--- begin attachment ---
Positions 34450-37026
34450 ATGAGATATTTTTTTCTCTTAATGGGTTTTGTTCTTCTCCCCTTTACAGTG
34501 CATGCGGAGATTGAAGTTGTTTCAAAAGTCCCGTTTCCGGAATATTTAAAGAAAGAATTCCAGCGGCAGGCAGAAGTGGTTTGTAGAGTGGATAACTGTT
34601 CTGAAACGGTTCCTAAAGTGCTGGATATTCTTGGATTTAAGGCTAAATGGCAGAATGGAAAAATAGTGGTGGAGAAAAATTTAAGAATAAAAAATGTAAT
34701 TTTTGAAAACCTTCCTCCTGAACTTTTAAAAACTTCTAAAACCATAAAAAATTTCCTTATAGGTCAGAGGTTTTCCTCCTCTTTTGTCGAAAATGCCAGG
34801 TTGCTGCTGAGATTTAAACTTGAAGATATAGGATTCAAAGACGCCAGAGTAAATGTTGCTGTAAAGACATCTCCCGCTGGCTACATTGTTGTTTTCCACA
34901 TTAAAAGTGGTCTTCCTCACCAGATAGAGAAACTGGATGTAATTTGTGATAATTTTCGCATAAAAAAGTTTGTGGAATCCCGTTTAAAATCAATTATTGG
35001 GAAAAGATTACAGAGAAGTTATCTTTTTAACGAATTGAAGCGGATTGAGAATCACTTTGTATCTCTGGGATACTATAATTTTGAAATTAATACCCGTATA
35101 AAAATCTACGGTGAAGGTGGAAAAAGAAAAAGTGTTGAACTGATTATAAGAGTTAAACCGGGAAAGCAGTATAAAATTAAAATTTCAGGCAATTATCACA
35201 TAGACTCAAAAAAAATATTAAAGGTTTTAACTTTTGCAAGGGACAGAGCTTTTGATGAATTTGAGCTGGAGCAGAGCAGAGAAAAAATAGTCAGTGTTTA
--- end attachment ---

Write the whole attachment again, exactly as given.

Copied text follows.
Positions 34450-37026
34450 ATGAGATATTTTTTTCTCTTAATGGGTTTTGTTCTTCTCCCCTTTACAGTG
34501 CATGCGGAGATTGAAGTTGTTTCAAAAGTCCCGTTTCCGGAATATTTAAAGAAAGAATTCCAGCGGCAGGCAGAAGTGGTTTGTAGAGTGGATAACTGTT
34601 CTGAAACGGTTCCTAAAGTGCTGGATATTCTTGGATTTAAGGCTAAATGGCAGAATGGAAAAATAGTGGTGGAGAAAAATTTAAGAATAAAAAATGTAAT
34701 TTTTGAAAACCTTCCTCCTGAACTTTTAAAAACTTCTAAAACCATAAAAAATTTCCTTATAGGTCAGAGGTTTTCCTCCTCTTTTGTCGAAAATGCCAGG
34801 TTGCTGCTGAGATTTAAACTTGAAGATATAGGATTCAAAGACGCCAGAGTAAATGTTGCTGTAAAGACATCTCCCGCTGGCTACATTGTTGTTTTCCACA
34901 TTAAAAGTGGTCTTCCTCACCAGATAGAGAAACTGGATGTAATTTGTGATAATTTTCGCATAAAAAAGTTTGTGGAATCCCGTTTAAAATCAATTATTGG
35001 GAAAAGATTACAGAGAAGTTATCTTTTTAACGAATTGAAGCGGATTGAGAATCACTTTGTATCTCTGGGATACTATAATTTTGAAATTAATACCCGTATA
35101 AAAATCTACGGTGAAGGTGGAAAAAGAAAAAGTGTTGAACTGATTATAAGAGTTAAACCGGGAAAGCAGTATAAAATTAAAATTTCAGGCAATTATCACA
35201 TAGACTCAAAAAAAATATTAAAGGTTTTAACTTTTGCAAGGGACAGAGCTTTTGATGAATTTGAGCTGGAGCAGAGCAGAGAAAAAATAGTCAGTGTTTA